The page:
Altheide and Johnson's Evaluative Criteria
Altheide and Johnson suggest that positivism's definition of validity doesn't work because assumptionless science is impossible. They point out that pragmatic issues affect what one reports, who's point of view should be taken when gathering, analyzing, interpreting and reporting findings.
Assessment of qualitative research, specifically ethnography, according to Altheide and Johnson, should:
- Assess the goals of the research
- Come from an ethical and humane frame
They approach the criteria of 'good' ethnography from the perspective of 'analytical realism.'
From this perspective, the social world is seen as interpreted and socially constructed. Thus, meanings and definitions produced as part of the research process are socially produced through communication and dialogue.
With this in mind, Altheide and Johnson suggest:
- Research must try to understand observed perspectives of social reality in the setting being investigated. Since there can be many perspectives, ethnographies should seek to understand and report this multivocality and indicate how the researcher's perspective fits in
- Research must clearly delineate the "process by which the ethnography occurred" and include information about the researcher, methods, setting, participants, analysis and interpretive process, and observers ways of knowing
- There are certain unavoidable problems in ethnography which can influence observations, analyses and findings (e.g. the researcher's membership role in the setting). How the researcher deals with these issues and reports on them is critical.
- In general, topics to be addressed in a report of an ethnography include:
- the context, history, physical setting of the environment
- number of participants, key individuals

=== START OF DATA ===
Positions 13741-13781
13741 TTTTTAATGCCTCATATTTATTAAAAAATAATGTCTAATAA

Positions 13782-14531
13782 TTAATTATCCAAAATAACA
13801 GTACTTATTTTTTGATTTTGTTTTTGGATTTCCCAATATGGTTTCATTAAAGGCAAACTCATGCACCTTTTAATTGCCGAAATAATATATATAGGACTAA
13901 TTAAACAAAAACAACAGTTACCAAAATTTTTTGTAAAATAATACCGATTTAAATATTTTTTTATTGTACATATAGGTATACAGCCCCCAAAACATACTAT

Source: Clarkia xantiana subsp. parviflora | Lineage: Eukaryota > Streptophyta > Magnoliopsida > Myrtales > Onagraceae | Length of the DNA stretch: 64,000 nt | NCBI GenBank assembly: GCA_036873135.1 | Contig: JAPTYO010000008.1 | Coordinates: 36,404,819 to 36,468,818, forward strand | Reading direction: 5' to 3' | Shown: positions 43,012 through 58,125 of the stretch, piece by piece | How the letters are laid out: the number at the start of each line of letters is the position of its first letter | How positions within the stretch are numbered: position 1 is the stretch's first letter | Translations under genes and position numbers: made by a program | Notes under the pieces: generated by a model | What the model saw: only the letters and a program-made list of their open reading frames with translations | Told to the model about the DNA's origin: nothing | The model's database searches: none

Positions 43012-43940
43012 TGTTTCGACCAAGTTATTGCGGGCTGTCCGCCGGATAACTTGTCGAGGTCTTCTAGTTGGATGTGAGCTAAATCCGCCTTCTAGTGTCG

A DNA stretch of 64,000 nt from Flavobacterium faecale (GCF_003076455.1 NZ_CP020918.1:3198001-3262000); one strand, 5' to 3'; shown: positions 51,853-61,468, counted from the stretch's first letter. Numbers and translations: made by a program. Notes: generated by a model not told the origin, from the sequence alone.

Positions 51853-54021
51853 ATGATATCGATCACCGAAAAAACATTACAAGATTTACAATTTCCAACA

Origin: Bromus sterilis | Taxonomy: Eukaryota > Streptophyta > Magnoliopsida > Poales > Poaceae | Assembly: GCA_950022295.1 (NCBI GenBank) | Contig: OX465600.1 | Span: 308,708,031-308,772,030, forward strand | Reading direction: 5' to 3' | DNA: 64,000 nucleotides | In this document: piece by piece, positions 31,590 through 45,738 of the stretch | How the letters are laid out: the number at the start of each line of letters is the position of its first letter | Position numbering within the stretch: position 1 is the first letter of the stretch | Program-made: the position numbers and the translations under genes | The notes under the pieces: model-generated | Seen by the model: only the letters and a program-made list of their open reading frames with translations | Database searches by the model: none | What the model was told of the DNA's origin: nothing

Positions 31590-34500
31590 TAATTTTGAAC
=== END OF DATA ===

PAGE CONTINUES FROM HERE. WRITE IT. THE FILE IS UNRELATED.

- activities, schedules, temporal order, division of labor, hierarchies, routines and variations, significant events, the origins and consequences of members perspectives' on meanings
- social rules, basic patterns or order
- The key is to show the experience as lived by the observed, according to the observer's best judgment. Altheide and Johnson note that the difficulty of illuminating tacit or taken fore granted knowledge makes achieving this goal difficult
- Accounts explaining how the researcher dealt with tacit knowledge should be included in reports - how is the invisible made visible?
- Readers must be given the opportunity to assess how the researcher gathered all data and what influences were present
- Ethical account - researchers need to note that all knowledge is produced from a particular perspective. An explicit statement about the author's perspective and reflection on how this influenced the research process should be included
Altheide, DL. & Johnson, JM. (1994). "Criteria for assessing interpretive validity in qualitative research." In NK Denzin and YS Lincoln (Eds.) Handbook of Qualitative Research (pp. 485-499). Thousand oaks, CA: Sage Publications.
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